What are Google Cloud Functions?
Google Cloud Functions is a Function as a Service (FaaS) that allows engineers and developers to run code without worrying about server management. Cloud Functions scales as needed and integrates with Google Cloud’s operations suite (such as Cloud Logging) out of the box.
Functions are useful when you have a task or series of tasks that need to happen in response to an event. Cloud Functions can be invoked from several events, such as HTTP, Cloud Storage, Cloud Pub/Sub, Cloud Firestore, Firebase, and in response to Google Cloud Logging events. With Cloud Functions, monitoring, logging, and debugging are all integrated, and functions scale up and down as required. This is especially useful when you want to focus on writing code but don’t want to worry about the underlying infrastructure. You can write functions in the Google Cloud Platform console or write them locally and deploy using Google Cloud tooling on your local machine.
How Google Cloud Functions works
GCF operates under the following three tenets:
- Simplify the developer experience
- Avoid lock-in with open-source technologies
- Pay only for accumulated usage
Scalability is a major feature of GCF. As with other FaaS platforms, instances spin up and down as needed to accommodate changing workloads. If increased activity incurs more requests, GCF creates a new instance for each new request.
The Cloud Functions platform enables teams to craft functional, extensible applications that run code when triggered by preset conditions or events. The platform automatically manages all the computing resources required in those processes, freeing up DevOps teams to focus on developing and delivering features and functions. GCF also enables teams to run custom-written code to connect multiple services in Node, Python, Go, Java, .NET, Ruby, and PHP. These functions can connect with supported cloud databases, such as Cloud SQL and Bigtable.
GCF use cases
Cloud Functions are ideal for creating backends, making integrations, completing processing tasks, and performing analysis. GCF leverages webhooks, which facilitates connections to third-party services. Your functions can act as intermediaries between these hooks and APIs to enable automatic task completion. You might do this for payment alerts, GitHub commits, or in response to text alerts.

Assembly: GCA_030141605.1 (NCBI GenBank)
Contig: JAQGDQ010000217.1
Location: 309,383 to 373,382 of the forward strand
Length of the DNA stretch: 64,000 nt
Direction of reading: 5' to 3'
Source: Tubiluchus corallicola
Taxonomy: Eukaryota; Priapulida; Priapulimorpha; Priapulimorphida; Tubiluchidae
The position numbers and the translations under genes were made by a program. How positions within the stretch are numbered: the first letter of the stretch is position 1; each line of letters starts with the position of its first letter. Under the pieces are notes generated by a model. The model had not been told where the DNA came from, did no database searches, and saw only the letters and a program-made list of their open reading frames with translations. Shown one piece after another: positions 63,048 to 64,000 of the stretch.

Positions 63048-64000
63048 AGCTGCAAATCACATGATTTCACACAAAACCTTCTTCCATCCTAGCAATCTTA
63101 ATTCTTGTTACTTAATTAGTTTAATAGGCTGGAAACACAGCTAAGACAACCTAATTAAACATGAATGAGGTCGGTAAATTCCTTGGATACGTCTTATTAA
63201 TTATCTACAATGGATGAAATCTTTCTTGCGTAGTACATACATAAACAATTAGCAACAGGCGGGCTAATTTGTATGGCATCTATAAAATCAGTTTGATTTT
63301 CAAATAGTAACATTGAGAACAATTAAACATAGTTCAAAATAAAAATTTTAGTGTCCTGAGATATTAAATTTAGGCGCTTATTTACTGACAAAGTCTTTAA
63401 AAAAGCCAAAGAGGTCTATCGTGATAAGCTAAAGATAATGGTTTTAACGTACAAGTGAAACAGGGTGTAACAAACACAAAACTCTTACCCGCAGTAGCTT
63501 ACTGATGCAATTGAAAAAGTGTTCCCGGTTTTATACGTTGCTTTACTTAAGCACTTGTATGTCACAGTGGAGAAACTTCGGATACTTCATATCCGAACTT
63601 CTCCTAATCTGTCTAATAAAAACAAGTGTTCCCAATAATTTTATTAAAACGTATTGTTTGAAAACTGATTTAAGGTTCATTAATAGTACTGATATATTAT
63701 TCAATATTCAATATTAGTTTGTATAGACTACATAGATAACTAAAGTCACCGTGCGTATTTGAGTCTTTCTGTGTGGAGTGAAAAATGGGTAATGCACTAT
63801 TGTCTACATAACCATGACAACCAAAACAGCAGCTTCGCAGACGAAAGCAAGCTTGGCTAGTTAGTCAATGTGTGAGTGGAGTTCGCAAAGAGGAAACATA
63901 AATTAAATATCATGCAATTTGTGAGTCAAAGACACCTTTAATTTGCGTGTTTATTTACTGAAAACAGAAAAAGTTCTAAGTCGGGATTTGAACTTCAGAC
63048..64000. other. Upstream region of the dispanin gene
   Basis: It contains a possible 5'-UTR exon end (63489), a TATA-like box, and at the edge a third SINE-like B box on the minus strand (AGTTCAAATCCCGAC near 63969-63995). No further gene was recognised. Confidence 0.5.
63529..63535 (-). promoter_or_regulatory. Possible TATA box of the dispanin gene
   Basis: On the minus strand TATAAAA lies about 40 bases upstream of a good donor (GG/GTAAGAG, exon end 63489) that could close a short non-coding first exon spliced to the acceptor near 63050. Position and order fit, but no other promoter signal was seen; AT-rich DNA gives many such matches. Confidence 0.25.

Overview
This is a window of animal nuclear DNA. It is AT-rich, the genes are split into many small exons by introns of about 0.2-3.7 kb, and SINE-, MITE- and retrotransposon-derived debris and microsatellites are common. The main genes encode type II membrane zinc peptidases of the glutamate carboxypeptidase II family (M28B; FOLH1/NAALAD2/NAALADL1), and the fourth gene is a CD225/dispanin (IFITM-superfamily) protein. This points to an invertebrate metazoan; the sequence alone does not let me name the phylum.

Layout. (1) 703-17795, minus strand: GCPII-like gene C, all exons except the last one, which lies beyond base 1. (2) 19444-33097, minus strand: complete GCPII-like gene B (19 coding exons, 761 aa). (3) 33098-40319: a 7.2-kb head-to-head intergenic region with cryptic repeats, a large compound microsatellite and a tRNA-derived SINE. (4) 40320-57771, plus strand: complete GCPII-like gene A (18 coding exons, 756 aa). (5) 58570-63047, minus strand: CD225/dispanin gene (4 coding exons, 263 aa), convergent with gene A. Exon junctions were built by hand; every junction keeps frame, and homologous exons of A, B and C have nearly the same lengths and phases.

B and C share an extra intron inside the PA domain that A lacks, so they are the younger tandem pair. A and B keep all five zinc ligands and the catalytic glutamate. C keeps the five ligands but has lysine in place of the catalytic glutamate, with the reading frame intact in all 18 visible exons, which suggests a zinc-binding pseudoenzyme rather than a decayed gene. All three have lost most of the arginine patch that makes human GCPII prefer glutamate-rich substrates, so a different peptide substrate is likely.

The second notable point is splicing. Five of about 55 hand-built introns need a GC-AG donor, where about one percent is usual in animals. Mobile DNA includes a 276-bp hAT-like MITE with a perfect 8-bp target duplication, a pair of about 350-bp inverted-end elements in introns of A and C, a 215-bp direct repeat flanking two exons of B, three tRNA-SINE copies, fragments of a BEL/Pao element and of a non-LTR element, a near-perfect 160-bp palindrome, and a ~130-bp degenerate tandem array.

On the processing side, GCF functions can interface with Google’s own AI/ML technologies to inspect video and image content. Functions integrate with APIs to make this possible, forming a processing chain that eventually commits data to cloud storage.
GCF also has relevance in IoT and file processing tasks. Overall, these functions excel in scenarios where data enrichment and logic application are paramount.
Finally, it can help perform maintenance tasks or even offload on-device tasks to the cloud to conserve processing power.
When not to use Google Cloud Function
Like other FaaS platforms, GCF is not ideal for every situation. The platform is a standout when performing tasks aligned with Google’s suggested use cases — or when it makes clear business sense — but some situations may match better with other compute approaches.
For example, multi-function applications that are memory intensive may not be ideal for GCF if they scale aggressively. As with all FaaS offerings, maximum memory allocations are limited and can drive up costs for memory-intensive compute functions.
As with other FaaS platforms, GCF may not be ideal for infrequent, time-sensitive tasks. When a container cold starts — spins up for the first time to complete a new request — there is a slight delay in normal response time. At scale, these small delays can add up to precious seconds, which could impact end users and business outcomes. Workloads like these may be better served using a VM-based platform like GCE, or a specialized framework
Types of Google Cloud Functions
There are two types of Google Cloud Functions:
- HTTP functions
- Background functions
The HTTP functions are primarily used when you want to invoke your function via an HTTP(S) request. This type of function can be used for webhooks and creating APIs. The Cloud Function abstracts away the information infrastructure, so you do not need much code.
Executing your Google Cloud Function has to signal your function in order to actually run. This is known as a trigger. The HTTP trigger comes from a request sent to your function or can be an event from Google Pub/Sub events, stack driver, or a Firebase Event.
Background functions are triggered when specific cloud events occur. For example when a file is uploaded into the cloud, a function can automatically run to process the upload. These background functions currently respond to:
- Pub/Sub events
- Cloud storage
- Firebase events
This creates multiple use cases such as:
- Transforming data
- Processing IoT messages
- Watching project logs and reacting to specified changes within the infrastructure